Here is another classic Self Employment post. This time, the point is that you should pay yourself a wage you can live on. This is more important than ever, as across the board there has been a huge downward pressure on price for the past several years—don't get caught trying to win the race to the bottom. There will always be someone foolish enough to undercut your price, so set a realistic price and stick to your guns.
Self Respect, or How to Price Your Work
A respected screen printer friend of mine stopped by yesterday. She maintains a shop capable of all type of shirt jobs, but has only a 1 station press, making multicolor jobs on dark shirts very labor intensive. She would like to farm out such work to a colleague, and asked me if I could come up with a price list for her.
I took my “printing on client supplied blank shirts” list and discounted it 10% as a courtesy to her, giving her my best possible rates. At our meeting, she showed me a job that I would print at 2.35 per piece (I probably should have said 2.55). I was informed by her that the rate for the job was 1.75. Note that she didn’t say her price was 1.75, she simply stated what the job was worth (stating her opinion as fact).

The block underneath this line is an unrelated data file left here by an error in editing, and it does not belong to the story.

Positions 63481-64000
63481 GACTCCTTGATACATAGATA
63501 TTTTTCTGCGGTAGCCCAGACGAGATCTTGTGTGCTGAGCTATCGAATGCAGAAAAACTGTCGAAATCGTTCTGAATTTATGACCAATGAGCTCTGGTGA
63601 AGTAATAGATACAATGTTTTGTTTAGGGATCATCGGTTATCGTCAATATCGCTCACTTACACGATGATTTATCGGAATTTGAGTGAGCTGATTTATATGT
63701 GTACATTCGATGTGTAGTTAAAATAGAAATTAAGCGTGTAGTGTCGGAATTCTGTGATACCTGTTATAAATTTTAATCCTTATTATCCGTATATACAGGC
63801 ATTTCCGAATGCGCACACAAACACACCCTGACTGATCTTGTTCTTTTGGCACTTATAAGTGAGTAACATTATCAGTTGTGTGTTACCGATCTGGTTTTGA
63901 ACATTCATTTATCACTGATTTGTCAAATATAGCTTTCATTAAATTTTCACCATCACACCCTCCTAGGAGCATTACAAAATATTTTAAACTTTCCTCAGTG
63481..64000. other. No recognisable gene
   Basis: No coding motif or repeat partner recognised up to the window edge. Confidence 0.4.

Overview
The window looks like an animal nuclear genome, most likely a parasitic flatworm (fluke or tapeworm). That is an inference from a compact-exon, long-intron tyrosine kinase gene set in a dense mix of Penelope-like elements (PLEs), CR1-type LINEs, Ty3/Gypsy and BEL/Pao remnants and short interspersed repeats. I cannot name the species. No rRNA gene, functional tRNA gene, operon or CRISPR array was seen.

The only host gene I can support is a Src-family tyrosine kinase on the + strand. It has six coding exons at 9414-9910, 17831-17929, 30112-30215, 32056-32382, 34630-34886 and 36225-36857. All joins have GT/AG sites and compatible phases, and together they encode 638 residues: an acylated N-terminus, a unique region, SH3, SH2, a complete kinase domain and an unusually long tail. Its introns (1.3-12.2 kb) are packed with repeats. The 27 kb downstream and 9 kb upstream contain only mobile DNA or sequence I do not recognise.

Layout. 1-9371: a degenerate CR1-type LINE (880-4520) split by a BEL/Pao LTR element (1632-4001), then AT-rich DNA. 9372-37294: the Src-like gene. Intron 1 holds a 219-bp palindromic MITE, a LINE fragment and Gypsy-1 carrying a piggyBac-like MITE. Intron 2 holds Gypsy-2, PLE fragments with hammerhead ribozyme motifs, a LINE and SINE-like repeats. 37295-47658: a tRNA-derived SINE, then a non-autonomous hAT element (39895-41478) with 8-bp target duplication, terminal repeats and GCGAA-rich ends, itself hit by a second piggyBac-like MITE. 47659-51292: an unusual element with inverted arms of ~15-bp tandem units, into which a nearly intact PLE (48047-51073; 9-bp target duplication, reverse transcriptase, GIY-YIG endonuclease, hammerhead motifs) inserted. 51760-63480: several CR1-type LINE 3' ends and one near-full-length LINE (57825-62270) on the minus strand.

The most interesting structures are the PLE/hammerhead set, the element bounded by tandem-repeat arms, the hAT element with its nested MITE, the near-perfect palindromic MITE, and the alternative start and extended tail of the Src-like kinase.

Sorry! I do not live in a world where you bid super low in a desperate attempt to attract and keep clients. I don’t create a mindset for myself where market forces dictate to me that I have to work at low wages, suffering an inability to cover my costs.
I mentioned to my colleague that any job on my press has to bring a gross profit of $60.00 an hour through my door to keep the shop rolling. At least! She quipped “We don’t get anywhere near that”. Fine, that’s not my problem. It is her problem, and she was trying to sell it to me. I wasn’t buying.
When setting your prices, pay yourself a rate you are comfortable with. Remember, there is always a market for quality. Your power in any deal is to walk away from it.
© 2007 Steve Lafler all rights reserved
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